It delivers a strong expressive (emotional) benefit

Guinness is often seen as a ‘real man’s beer’. The strong, bitter taste takes some getting used to, and more than a couple of pints in one sitting requires determination. The associations vary subtly by culture, but most relate to strength, courage, and masculinity, as well as a sense of mystery and intrigue.

It delivers inconic communications

The brand has built on its talkability through a long-standing association with iconic advertising. From the famous “Guinness is Good For You” slogan and the instantly recognisable toucan, to more modern incarnations such as the Rutger Hauer “Pure Genius” campaign and the award-winning surfer (both below), Guinness’s advertising regularly inspires conversations.

Guinness toucan

It’s an experience

It’s hard to rush Guinness, even if you could find a reason to want to. It’s a stout that’s meant to be savoured, not guzzled. The rituals, the distinctive glassware, the experiential settings all combine to make a Guinness so much more than a “quick pint”. Because of this, Guinness actually helps the drinker to slow down, which makes it a relevant choice at the end of a long day.

It’s tasty

While taste is a matter of subjective interpretation, it’s unlikely the brand would sell 1 billion pints around the world each year if it didn’t tickle the right taste buds. And that makes a big difference; no matter how much hype surrounds a brand, if it delivers fundamental utility, it stands a better chance of surviving in the long run.

I’m sure I won’t be alone in raising a glass (or two) in celebration of the Dark Black on September 24th.

*Apparently this story is pure legend, but I think I’ll stick with it anyway.
Remember that alcohol is only fun in moderation – don’t ruin the occasion by having too much.

tee total

Tiger Woods Tee-Off Banner

I stumbled on this great interactive piece thanks to @eunmac at Amnesia Razorfish.

The experience is similar to the Pringles banner that won awards at Cannes recently: there’s a compelling communications proposition that actively engages the audience and draws them in to an evolving story.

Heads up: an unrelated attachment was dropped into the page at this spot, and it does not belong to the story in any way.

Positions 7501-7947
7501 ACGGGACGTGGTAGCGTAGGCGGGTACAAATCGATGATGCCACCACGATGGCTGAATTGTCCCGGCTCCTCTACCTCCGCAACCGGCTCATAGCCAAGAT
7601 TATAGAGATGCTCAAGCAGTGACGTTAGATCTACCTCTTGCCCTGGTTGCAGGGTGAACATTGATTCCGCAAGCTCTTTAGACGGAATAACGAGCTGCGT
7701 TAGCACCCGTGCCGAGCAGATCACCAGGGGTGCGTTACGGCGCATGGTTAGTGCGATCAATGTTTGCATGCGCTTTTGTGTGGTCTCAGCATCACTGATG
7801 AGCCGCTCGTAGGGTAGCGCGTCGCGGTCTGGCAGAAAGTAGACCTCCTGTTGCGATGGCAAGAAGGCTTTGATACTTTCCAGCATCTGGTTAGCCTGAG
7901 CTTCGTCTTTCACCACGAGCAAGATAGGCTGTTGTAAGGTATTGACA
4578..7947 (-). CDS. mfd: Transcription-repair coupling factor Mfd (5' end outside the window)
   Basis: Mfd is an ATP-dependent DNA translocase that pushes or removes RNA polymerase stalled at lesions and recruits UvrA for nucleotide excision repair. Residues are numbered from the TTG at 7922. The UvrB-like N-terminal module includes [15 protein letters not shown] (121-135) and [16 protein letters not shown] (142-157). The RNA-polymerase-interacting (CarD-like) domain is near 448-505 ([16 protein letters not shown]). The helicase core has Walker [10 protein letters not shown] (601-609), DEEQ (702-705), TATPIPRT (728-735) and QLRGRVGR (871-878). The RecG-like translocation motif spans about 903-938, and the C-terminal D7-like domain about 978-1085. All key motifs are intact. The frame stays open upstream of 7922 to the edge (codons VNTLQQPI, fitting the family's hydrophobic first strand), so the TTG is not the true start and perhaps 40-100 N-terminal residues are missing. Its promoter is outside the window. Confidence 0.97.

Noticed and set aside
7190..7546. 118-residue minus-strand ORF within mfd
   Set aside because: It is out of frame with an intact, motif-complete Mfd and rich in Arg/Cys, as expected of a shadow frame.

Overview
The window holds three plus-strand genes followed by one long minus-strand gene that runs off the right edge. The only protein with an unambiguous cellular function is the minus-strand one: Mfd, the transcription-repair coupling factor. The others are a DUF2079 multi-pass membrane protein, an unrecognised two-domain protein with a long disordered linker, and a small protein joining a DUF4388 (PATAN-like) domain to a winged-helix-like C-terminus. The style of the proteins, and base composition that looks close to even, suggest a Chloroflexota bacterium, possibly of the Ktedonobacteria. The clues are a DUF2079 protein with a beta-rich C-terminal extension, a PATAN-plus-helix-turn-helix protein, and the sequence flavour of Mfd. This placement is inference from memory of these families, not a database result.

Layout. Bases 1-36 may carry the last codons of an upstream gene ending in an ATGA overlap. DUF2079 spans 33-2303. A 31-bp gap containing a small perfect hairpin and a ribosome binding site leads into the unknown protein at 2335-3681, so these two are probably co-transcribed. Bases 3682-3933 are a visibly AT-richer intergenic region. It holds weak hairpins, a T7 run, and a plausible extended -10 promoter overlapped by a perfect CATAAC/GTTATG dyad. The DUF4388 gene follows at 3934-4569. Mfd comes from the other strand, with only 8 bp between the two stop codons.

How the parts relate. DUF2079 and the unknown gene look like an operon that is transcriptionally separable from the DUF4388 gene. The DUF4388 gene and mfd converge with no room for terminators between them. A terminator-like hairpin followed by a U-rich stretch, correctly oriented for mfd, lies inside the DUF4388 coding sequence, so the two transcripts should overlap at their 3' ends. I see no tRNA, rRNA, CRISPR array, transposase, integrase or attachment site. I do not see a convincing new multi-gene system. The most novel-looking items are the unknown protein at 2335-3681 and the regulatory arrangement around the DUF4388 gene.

Even better, this campaign offers people a simple, free sample of the new Tiger Woods game, right within the advertising.

However, it was when I came to post about it that I realised there was an opportunity to make this type of campaign even more powerful.

I actually wanted to include the ‘tee-off’ banner above, instead of just the screen shot.

Maybe I’m just being slow, but I couldn’t find an easy way to do that.

Allowing people to embed the tee-off banner on their own site, or even on their Facebook profile, would amplify the reach of the campaign with no additional media cost, and even better, stimulate audience conversations.

Interactive, social media, and peer endorsement all in one; a client’s dream!

Moreover, when you ‘tee off’ in the current campaign, you visit a series of new EA pages where you play your subsequent strokes.

This was perhaps another missed opportunity; if the subsequent banners were to appear on other, non-EA sites, the brand could establish some interesting partnerships (Poke’s Balloonacy campaign for Orange demonstrated the power of this approach).

It’s already a great campaign, but I’d love to see some of these developments expand the audience engagement.

Thanks again to @eunmac

influencing influence

eskimon's paid opinions

Paid opinions are a hot topic for discussion at the moment.

In the past 24 hours, PSFK, Marketing Pilgrim, and 1000Heads have all shared some great thoughts on the subject.

While reading their posts, it occurred to me that people view this issue quite differently, depending on the context.

That’s not surprising – context is always critical – but which specific elements influences our perspective?

In the ‘offline’ world, we seem to have little issue with paid endorsement.

Sports players invariably endorse the brands they use, and most of us seem comfortable with that.

The thinking seems to be,

“If Tiger’s success depends so heavily on the clubs he uses, surely he wouldn’t compromise his success to endorse a brand he doesn’t trust?”

Similarly, come Oscars time, gossip columns lead with stories on which designer was ‘chosen’ by each celebrity.

“If Angelina’s success depends so heavily on looking great at all times, surely she wouldn’t compromise her look by wearing anything less than the best label?”

Such sponsorship seems acceptable to most people.